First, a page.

• Car accident: Your work van might slide off the road and become undrivable due to tire and axle damage. A business auto policy will help repair the vehicle and get it back into service. 

Protecting your business operations

  • Customer slip and fall: A homeowner visiting your office for advice may slip on a wet or icy surface. GL helps pay medical costs and defense costs if a lawsuit arises. 

Note that actual coverage available will depend on the details of each individual policy and may vary from carrier to carrier so it’s important to work with a knowledgeable broker or agent who can help you obtain the coverage you need.

How to get electrical insurance for your business

Before selecting an insurance policy, it may be helpful to seek out an insurance professional that can assist with choosing insurance policies that are suited for your business. An insurance agent or broker who is knowledgeable about your line of work, and the insurance market, can ensure you’re getting adequate coverage. They can also act as an intermediary between you and the insurance company. 

Finding an insurance agent can be done online or by phone. Once you’ve found someone to guide you through the process, you may be asked to provide certain information and documents about your business, including: 

  • Your business address
  • Tax identification number
  • Payroll and sales figures 
  • Claims history (if you’ve had any)
  • Types of electrical work you do 
    • Whole-house wiring and working on fuse boxes are considered more hazardous than light wiring or adding an outlet into a private residence. The cost of insurance coverage may increase if the jobs you typically carry out are considered more dangerous. 
  • Places you perform work
    • Certain areas where you complete jobs might be considered riskier than a private residence or main street commercial business. If you work in an area that an insurer deems high-risk, you may have to pay a bit more for coverage. These locations include: 
      • Airports
      • Government or healthcare facilities
      • Prisons
      • Public roads and spaces

Once this information is gathered and shared with the insurance company, you may be asked to fill out an insurance application. This information is then sent to an underwriter for the insurance company, who may ask you to answer some additional questions or provide more detail about existing information. 

How much does insurance cost for electricians?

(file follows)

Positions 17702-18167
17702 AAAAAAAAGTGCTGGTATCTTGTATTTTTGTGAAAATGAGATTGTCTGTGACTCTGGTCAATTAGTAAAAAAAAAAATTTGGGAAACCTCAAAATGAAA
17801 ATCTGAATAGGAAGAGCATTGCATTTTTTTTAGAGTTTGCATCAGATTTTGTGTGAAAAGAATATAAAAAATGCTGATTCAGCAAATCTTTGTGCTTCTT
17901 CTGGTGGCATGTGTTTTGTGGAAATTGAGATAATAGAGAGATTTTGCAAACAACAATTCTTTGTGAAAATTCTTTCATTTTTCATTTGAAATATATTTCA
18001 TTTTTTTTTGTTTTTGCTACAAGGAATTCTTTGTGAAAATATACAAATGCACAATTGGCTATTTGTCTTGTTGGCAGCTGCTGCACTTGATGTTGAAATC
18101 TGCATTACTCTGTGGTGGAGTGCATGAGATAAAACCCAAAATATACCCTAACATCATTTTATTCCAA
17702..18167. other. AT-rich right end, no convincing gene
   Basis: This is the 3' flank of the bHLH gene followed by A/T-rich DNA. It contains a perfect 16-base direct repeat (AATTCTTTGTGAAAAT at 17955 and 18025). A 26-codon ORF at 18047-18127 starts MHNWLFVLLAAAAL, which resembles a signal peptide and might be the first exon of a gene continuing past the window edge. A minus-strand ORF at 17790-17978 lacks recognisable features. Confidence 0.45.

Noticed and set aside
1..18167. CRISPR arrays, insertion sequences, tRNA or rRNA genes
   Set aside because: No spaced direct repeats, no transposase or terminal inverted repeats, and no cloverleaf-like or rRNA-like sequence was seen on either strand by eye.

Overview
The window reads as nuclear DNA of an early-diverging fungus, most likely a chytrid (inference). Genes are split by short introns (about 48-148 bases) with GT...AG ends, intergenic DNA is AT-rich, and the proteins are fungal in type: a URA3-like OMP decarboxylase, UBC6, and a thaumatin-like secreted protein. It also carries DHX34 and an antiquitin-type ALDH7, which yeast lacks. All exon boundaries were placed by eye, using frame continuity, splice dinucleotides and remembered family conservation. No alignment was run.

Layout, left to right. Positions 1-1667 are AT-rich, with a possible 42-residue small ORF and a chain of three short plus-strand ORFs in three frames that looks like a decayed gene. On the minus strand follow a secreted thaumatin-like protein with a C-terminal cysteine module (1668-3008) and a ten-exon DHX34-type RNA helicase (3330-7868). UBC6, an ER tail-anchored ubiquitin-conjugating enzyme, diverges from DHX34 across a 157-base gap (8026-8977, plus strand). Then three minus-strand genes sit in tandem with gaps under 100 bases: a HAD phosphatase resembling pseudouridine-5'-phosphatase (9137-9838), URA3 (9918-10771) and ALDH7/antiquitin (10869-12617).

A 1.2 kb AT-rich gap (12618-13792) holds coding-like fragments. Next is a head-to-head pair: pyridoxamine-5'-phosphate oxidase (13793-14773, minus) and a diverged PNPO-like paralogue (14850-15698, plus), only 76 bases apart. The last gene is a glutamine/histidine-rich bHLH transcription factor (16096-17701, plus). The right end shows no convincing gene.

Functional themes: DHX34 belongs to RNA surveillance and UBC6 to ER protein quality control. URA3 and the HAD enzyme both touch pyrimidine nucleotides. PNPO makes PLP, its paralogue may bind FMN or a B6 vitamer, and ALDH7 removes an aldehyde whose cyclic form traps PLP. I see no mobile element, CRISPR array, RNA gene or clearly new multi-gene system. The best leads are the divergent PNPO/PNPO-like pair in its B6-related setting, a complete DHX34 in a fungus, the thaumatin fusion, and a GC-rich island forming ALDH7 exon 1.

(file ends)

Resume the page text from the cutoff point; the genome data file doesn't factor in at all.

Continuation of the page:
How much you pay for electrician’s insurance can depend on the work you perform. It’s important for contractors to inform an insurance company about the scope of their electrical operations. If you’re a master electrician, your advanced skills may allow you to take on bigger and more complex jobs. While this expertise could be a huge advantage for you,  it may also increase the risks you face on the job.

In addition to having costs tied to the nature of your electrical work, other factors could affect the rate you’ll pay, including: 

  • Where you do business: You might operate in an area that’s prone to tornadoes or wildfires. These potential perils can increase the cost of your insurance policy. 
  • How much coverage you purchase: A GC may require you to raise your GL limits to $3 million from $1 million, depending on the size of the project and the risk that is involved. This additional protection could increase your premium rates. 
  • Who performs your work? If you’re a sole proprietor who does inside electrical work on homes, you may pay less for GL insurance than a contractor who has employees and therefore has an increased exposure to risk. 

The next step

Electrical contractor’s insurance is critical to protecting the financial health of your business. With the uncertainty of accidents, injury, or even death occurring on a jobsite, having insurance coverage in place can help safeguard you, your employees, and other stakeholders. It’s important to work with an insurance agent or broker who specializes in coverage for electrical contractors, in order to help you secure the coverage that suits your business needs.